The first round of filming has finished and the challenge to reduce the amount of rubbish going to landfill is well under way. The film crew will be back to document the progress early next term, with the series due to come back to TV in July.
The challenge is being driven by a core team of Waste Warriors from Year 7.
“They represent the excellent cultures that have been developed at the four local primary schools,” says Kiama High Principal Catherine Glover.
“The first approach was made to War on Waste by a local primary school, after the local Community of School’s environment group discussed how we can tap into the expertise that has been developed at the primary schools and the enthusiasm of the students.
“It worked in with the program wanting to show how a larger school could tackle the problem.”
To establish a base case, a week’s worth of rubbish was retained on site so it could be categorised. Over 50 students volunteered to help the Waste Warriors sort the contents.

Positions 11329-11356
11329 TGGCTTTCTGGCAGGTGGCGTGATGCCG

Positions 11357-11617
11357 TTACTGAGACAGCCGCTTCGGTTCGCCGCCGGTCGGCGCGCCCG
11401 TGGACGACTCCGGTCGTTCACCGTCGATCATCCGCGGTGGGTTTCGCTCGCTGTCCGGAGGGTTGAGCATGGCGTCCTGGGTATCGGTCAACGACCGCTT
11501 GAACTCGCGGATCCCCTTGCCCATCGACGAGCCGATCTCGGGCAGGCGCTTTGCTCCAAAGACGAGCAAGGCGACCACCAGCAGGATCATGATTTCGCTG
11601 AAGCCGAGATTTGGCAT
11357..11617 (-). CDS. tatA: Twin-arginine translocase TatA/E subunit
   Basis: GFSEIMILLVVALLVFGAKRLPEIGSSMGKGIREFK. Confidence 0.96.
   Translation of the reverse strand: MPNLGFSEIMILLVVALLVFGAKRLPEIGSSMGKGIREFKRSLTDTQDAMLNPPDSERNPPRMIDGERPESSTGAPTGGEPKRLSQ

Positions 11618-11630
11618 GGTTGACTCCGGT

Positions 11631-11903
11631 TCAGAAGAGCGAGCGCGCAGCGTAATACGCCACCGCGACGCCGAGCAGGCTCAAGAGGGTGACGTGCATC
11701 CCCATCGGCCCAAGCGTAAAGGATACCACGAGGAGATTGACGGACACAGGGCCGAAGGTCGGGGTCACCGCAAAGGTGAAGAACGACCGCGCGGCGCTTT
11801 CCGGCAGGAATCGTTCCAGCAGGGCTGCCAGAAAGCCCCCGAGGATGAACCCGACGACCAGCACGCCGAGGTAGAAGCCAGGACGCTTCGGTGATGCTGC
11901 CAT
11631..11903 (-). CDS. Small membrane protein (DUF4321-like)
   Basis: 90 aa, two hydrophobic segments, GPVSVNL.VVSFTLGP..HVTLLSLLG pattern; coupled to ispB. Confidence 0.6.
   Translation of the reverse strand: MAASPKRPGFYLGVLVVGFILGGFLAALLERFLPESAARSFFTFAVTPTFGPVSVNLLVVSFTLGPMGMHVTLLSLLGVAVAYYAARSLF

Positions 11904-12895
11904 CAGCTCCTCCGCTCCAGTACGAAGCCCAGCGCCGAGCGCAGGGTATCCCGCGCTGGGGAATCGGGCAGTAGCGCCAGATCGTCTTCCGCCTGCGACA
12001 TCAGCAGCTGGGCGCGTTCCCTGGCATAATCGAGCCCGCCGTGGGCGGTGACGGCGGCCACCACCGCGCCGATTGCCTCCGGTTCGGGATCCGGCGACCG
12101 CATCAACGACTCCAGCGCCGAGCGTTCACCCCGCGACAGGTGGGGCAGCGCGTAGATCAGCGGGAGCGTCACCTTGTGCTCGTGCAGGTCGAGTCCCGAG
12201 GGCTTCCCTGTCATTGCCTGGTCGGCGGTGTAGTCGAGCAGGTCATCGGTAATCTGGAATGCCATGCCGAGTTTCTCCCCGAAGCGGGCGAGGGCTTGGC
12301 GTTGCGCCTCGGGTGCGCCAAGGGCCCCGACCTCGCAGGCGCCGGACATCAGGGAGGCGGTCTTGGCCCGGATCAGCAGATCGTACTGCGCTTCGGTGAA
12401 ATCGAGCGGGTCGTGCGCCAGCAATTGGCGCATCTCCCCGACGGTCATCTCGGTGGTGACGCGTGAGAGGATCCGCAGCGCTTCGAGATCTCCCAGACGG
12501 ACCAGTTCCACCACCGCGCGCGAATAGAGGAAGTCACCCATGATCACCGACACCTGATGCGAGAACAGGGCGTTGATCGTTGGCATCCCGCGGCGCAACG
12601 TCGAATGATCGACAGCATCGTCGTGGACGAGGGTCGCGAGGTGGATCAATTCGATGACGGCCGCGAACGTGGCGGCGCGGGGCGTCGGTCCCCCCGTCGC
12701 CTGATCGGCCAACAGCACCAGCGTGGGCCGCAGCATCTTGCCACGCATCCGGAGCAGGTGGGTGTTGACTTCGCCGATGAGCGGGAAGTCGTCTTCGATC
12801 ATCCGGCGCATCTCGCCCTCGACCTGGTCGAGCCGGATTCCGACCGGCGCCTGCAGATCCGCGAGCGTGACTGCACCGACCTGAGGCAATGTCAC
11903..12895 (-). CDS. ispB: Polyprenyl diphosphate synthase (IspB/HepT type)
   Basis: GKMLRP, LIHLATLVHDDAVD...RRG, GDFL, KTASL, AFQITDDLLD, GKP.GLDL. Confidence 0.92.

The War on Waste then provided an extra range of bins, for things like paper recycling and organics, to reduce the landfill component.
“The inventory clearly outlined where things were coming from, and is allowing us to target and address a reduction in land fill,” says Ms Glover.
“There were lots of things that we weren’t doing that we can do now because of the new bins making the choice highly visible.
“Things aren’t just mindlessly being put into a skip and taken away.”
Ms Glover says in a way the project is mirroring the waste initiatives Kiama Council has introduced into people’s homes.
“It is a great learning experience for the whole school that requires a big culture shift.
“Our Waste Warriors’ role is to keep recycling top of mind throughout the school.
“Just because they are in Year 7 doesn’t mean they can’t be leaders.”
She says the support of the teachers, canteen, cleaners, staff and the parent community is an essential element in the success of the project.